Does the American Civil War Need a Theme Song?

Ashokan_3822252 Like so many, I have been captivated by the mournfully lovely tune “Ashokan Farewell.” I am sure most of us first heard it when we were watching Ken Burns’s The Civil War, and wondered about it.

I knew I had never heard it at any re-enactments, or concerts. I was pretty sure I did not have it on a random CD of Civil War music. But it sure seemed as if I should have, somehow, somewhere, run across such a memorable composition. Several years went by, and I was teaching fifth grade. A colleague was discussing whether or not it was a good idea to show the Burns epic in class, or if it was too intense for 10-year olds.

The tune came rushing back to me, and I mentioned that maybe we could put together a collection of Civil War songs to play in class during the unit. My student teacher agreed to create such a project, and the next week he handed me his freshly burned CD. It contained all the good old stuff–“Goober Peas,” “Bonny Blue Flag,” “Dixie,” Marching Through Georgia,” . . . and “Ashokan Farewell.”AF sheet music

I asked him why it was included. He said that it was a Civil War song–wasn’t it? “If it was in that Ken Burns deal, isn’t it a Civil War song?”

No. No, it is NOT a Civil War song. There. I said it.

“Ashokan Farewell” is a waltz in D major written by Jay Ungar in 1982. Mr. Ungar and his wife, Molly Mason, currently perform with their daughter and Michael Merenda as the “Jay Ungar and Molly Mason Family Band.” By their sound and their choice of instruments, one would consider their music to be folk or bluegrass. They do sing mountain music, but also present many original compositions–including “Ashokan Farewell.”Jay Ungar & Molly Mason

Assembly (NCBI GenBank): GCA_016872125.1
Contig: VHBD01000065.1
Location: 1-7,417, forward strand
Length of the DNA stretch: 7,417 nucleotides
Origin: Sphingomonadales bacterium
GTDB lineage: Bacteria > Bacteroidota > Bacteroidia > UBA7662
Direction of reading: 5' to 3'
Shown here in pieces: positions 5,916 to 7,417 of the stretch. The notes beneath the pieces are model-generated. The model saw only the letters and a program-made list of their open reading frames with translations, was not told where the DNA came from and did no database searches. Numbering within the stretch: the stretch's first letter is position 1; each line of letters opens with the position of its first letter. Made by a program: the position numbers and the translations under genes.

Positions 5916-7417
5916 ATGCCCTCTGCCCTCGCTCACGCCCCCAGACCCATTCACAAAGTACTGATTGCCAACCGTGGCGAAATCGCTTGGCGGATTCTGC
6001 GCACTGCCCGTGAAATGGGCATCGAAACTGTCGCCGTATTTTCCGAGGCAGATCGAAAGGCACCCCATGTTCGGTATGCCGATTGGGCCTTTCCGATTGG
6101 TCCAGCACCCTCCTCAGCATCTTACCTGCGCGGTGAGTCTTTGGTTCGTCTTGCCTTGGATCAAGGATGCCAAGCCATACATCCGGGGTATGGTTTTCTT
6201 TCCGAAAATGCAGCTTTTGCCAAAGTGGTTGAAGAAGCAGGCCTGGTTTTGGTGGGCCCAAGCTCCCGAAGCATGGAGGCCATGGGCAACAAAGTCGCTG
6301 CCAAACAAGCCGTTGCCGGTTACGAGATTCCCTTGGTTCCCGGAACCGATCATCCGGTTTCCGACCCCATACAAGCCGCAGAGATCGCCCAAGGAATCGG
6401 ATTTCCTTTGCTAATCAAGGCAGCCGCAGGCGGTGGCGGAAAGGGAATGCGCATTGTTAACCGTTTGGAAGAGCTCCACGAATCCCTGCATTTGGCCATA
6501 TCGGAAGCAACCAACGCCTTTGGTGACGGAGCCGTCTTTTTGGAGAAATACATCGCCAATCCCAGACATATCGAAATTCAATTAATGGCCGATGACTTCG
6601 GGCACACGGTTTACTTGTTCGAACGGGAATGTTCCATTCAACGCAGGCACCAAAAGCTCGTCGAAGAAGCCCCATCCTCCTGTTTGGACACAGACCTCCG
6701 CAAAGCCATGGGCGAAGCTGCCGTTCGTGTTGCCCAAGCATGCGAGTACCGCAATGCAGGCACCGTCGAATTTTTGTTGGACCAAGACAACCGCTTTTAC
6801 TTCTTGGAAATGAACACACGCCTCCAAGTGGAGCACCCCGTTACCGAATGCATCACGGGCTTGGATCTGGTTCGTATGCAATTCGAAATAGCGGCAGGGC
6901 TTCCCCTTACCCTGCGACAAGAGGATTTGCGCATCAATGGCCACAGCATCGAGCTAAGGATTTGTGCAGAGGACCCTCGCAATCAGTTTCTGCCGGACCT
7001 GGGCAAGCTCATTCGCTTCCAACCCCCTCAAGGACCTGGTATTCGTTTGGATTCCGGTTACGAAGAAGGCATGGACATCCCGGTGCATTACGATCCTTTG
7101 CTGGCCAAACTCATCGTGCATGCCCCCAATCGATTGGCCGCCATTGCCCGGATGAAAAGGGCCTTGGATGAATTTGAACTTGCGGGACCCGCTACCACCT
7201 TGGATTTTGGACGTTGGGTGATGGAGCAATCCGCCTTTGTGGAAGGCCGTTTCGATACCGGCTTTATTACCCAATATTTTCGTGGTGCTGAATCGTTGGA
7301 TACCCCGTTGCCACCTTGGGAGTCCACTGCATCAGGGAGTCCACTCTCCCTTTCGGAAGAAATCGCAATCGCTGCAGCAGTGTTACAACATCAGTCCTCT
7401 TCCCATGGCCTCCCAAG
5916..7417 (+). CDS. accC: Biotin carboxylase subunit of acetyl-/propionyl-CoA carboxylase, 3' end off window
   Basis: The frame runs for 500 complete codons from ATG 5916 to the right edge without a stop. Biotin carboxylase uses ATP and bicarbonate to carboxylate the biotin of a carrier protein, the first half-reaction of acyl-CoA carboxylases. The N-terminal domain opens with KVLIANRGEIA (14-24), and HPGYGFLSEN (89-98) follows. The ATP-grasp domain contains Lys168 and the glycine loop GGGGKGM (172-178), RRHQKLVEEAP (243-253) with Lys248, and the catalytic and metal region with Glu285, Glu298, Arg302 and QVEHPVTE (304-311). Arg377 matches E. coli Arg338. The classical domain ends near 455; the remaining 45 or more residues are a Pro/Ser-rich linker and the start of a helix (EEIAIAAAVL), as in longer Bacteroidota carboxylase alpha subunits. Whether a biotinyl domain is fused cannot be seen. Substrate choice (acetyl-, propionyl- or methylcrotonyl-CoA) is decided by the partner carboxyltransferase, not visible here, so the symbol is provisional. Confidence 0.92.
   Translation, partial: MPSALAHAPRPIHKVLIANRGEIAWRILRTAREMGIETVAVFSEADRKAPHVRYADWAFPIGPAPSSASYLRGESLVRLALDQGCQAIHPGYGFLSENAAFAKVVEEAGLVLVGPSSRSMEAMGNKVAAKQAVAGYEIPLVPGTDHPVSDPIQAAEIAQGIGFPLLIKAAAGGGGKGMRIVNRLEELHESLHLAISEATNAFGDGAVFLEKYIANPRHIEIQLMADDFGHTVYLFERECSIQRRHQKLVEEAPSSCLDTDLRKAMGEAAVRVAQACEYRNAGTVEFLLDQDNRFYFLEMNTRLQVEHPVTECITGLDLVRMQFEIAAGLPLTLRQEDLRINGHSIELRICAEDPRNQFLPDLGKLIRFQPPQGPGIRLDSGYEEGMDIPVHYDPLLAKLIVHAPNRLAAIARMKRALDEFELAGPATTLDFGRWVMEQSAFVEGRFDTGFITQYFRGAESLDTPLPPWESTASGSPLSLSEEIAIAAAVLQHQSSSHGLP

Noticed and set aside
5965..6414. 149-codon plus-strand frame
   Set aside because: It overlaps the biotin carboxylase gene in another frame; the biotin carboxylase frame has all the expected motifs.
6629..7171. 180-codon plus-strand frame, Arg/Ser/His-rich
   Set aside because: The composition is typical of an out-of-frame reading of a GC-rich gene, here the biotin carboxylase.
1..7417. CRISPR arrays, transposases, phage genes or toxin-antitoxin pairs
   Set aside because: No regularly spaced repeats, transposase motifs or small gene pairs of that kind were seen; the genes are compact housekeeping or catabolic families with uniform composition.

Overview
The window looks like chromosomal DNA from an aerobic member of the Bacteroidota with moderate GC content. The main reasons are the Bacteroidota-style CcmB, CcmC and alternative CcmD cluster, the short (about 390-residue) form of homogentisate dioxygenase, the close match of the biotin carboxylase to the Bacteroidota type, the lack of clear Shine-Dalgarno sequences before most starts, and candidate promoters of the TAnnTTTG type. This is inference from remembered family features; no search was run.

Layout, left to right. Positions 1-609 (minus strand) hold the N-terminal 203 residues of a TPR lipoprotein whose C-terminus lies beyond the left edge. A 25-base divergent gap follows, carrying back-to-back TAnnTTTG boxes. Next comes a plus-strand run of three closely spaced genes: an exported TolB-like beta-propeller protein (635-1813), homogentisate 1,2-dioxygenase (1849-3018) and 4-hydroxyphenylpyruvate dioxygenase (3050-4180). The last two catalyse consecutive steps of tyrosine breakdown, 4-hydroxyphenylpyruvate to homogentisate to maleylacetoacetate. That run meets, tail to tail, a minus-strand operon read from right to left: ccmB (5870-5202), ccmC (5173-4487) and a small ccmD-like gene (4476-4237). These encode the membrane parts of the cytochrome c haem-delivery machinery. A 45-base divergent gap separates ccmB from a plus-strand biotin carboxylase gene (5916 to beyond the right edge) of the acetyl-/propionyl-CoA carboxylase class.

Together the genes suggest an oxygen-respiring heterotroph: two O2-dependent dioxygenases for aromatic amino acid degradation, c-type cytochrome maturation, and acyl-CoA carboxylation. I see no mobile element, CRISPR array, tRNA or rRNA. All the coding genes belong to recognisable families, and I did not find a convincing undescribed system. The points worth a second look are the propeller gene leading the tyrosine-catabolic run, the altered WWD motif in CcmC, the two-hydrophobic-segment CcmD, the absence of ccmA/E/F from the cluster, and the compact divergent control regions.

This hauntingly beautiful song, written in the style of a Scottish lament, was chosen as the farewell song at the annual Ashokan Fiddle and Dance Camp, held on the campus of the State University of New York.  It was also used in the television series Twilight Zone, in a 1986 episode entitled “Shadow Play.”

Ken Burns, with his excellent ear for appropriate music, heard the song in 1984 and immediately chose it for his PBS project The Civil War. It is used at least twenty-five times in Burns’s epic, most movingly, perhaps, as the backdrop for the reading of the text of Sullivan Ballou’s love letter to his wife.Ungar,+Jay+-+Ashokan+Farewell,+for+Violin+and+Piano++Published+by+Mel+Bay+_L

Of the eleven hours of film Burns brings us in The Civil War, fully an hour is seen with “Ashokan Farewell” somewhere in the background. It is the only piece of music in the entire production that is NOT authentic to the period. Perhaps this is where the confusion comes in, and understandably so. Nevertheless, it is a modern piece of music.

Shoulda. Coulda. Didn’t.

Now you know.

Recommended:

http://www.ashokan.org/ashokan/camp.shtml

http://www.jayandmolly.com/ballouletter.shtml

http://www.jayandmolly.com/resources/ashokan.mid

http://www.youtube.com/watch?v=2kZASM8OX7s

About Meg Thompson

CW Historian
This entry was posted in Civilian, Personalities, Ties to the War and tagged , , , , , , , , , . Bookmark the permalink.

4 Responses to Does the American Civil War Need a Theme Song?

  1. Interesting. I have loved the song ever since seeing the Burns series. I’m sad to hear that it is not “period,” especially since it was played so much throughout the show. However, it is still a beautiful song and does seem to capture the period well. Thank you for the clarification.

    • Meg Thompson says:

      Thanks yourself! There is, still, such an eerie feeling to the song–I think Ungar “channelled” it from the 1860s. I have heard so many arguments about its origin that I just decided to investigate it myself.

  2. I aspire to hear them play that song live. It’s beautiful, beautiful, beautiful.

Leave a Reply

Fill in your details below or click an icon to log in:

WordPress.com Logo

You are commenting using your WordPress.com account. Log Out / Change )

Twitter picture

You are commenting using your Twitter account. Log Out / Change )

Facebook photo

You are commenting using your Facebook account. Log Out / Change )

Google+ photo

You are commenting using your Google+ account. Log Out / Change )

Connecting to %s